For years, perhaps decades, an image of hegemony stalked the world, with a
good chunk of its population fearing global domination by a stealthy, and
seemingly omnipresent, force.
No, I'm not speaking about the now-former Soviet Union. Rather, it was
Microsoft Corp., the software titan seemingly bent on total domination of
the known universe.
Now, however, that fear could be transferred to Google Inc. of Mountain
View, Calif. From a tiny search engine acorn, a rather mighty oak has
grown. Indeed, the company's name has become a verb: I'll Google that for
And so it came to pass that Google search begat other services and tools:
online picture sharing, Web-based e-mail, blogging and now word processing
and spreadsheets. The latter two are browser-dependent: they're great with
Mozilla Firefox and Microsoft Internet Explorer, but non-starters with
Google's mapping feature not only nails down driving directions with
nearly flawless perfection, but often shows satellite images of a
destination and can create a hybrid map showing street names superimposed
on the satellite image of a location. Not only is it cool, but it can help
you recognize where you're headed once you get there.
Even more exciting is Google Earth, which takes the satellite images to
another level, almost a three-dimensional one. You can rotate photos on X
and Y axis, giving a nearly street-level view of a location. Everything's
flattened when viewed this way, but you can still make out locations and
buildings easily. For example, as any viewer of The West Wing could
attest, the top-down view of 1600 Pennsylvania Ave., N.W. is easy to
recognize; turning it produces a pancaked image.
The ability to fly across the globe and zero in on locations and to do
this for free is an amazing ability, powered by Google's software, as
well as its database of satellite images. Yes, you have to be connected to
the Internet to make use of Google Earth, but the tariff is well worth it,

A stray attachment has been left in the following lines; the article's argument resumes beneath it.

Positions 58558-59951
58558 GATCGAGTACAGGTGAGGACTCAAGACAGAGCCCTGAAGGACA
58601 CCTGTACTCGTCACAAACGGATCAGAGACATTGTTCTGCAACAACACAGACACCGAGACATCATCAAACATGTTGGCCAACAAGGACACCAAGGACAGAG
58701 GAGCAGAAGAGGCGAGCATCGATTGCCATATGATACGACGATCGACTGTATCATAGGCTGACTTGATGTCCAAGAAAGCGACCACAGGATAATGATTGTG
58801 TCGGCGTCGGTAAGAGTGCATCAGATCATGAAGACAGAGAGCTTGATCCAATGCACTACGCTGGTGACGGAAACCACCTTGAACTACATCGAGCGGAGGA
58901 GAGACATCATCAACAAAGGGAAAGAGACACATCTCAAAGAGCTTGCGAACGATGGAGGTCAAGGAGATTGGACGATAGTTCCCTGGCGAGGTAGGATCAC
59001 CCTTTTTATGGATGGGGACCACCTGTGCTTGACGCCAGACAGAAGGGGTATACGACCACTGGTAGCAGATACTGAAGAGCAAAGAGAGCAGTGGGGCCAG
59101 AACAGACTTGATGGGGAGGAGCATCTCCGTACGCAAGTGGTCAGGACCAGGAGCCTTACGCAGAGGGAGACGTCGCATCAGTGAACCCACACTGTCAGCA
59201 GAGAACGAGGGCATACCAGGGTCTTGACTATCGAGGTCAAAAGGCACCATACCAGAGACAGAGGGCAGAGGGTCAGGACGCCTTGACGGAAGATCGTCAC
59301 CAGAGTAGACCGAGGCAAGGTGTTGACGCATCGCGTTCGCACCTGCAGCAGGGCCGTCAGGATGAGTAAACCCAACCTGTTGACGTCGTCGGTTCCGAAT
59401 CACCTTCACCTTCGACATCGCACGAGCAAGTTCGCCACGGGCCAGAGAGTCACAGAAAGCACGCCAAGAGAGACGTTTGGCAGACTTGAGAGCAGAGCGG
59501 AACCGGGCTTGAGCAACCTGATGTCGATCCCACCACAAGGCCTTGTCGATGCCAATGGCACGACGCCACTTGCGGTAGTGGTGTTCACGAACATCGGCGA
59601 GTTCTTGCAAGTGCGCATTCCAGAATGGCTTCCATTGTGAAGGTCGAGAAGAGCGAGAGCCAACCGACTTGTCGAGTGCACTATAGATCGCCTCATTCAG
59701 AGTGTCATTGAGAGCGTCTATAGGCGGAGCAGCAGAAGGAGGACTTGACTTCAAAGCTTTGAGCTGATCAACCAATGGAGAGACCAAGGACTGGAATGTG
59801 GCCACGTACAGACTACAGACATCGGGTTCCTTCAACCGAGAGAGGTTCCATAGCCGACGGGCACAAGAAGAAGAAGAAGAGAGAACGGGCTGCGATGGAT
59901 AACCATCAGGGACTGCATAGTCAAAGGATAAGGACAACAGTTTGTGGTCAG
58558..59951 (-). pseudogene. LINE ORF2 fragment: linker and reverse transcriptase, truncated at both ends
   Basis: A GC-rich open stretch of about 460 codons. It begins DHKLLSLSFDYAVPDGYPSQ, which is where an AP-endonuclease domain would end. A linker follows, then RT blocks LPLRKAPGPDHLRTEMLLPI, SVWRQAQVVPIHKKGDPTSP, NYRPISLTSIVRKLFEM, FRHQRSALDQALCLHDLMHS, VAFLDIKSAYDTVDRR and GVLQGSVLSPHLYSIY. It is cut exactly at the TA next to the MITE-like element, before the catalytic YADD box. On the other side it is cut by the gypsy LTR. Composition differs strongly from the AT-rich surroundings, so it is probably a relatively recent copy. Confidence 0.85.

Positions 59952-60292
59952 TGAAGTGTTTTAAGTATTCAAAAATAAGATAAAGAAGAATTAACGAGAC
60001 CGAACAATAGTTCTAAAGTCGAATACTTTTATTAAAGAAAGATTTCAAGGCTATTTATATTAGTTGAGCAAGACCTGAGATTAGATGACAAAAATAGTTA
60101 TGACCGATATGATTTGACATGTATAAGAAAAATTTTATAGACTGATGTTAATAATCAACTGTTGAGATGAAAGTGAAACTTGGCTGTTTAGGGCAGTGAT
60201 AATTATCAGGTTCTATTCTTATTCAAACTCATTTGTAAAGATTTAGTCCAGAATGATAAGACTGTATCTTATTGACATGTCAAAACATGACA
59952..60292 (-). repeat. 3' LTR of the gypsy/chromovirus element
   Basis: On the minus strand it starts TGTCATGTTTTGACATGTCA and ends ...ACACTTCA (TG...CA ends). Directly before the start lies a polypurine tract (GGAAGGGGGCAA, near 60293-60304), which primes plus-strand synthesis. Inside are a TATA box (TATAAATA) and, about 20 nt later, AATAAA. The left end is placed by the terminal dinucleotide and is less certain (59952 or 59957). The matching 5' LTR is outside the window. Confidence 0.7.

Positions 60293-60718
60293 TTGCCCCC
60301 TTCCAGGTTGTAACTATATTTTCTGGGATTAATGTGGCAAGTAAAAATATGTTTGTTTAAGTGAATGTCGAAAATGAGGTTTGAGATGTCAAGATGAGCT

in my view.
Google Earth works on both Windows and Mac computers; the basic software
is free, a more advanced version with GPS device support and
higher-resolution printing is $20, not a bad price, Id say. You can
download the software at http://earth.google.com, and its certainly worth
ALSO VERY MUCH WORTH TRYING, if you're a Macintosh user, is the public
Beta version of Nisus Writer Pro, a full-featured word processor that
shuns what some consider the bloat of Microsoft Office, but still delivers
a solid set of features. There's full footnoting and endnotes, indexing
capabilities, every style you could hope for and a personal favorite
a "stats" sidebar which offers a running word count of the articles youre
typing. The program runs on both Intel-based and older Macs, and its well
worth your examination, since it can read and write Office-compatible
Details are online at www.nisus.com/pro. I've used Nisus' products for a
long time. This new Nisus Writer Pro version is quite delightful, and I
urge you to check it out.
SYSTEMAX UPDATE: Last weeks review of the Systemax Pursuit was slightly
outdated the moment it hit print: after deadline, as noted on my tech
blog, Systemax's publicists announced the firm is now shipping the Pursuit
with a faster Intel Core Duo T5200 processor and an upgraded 80GB hard
drive. That's good news indeed.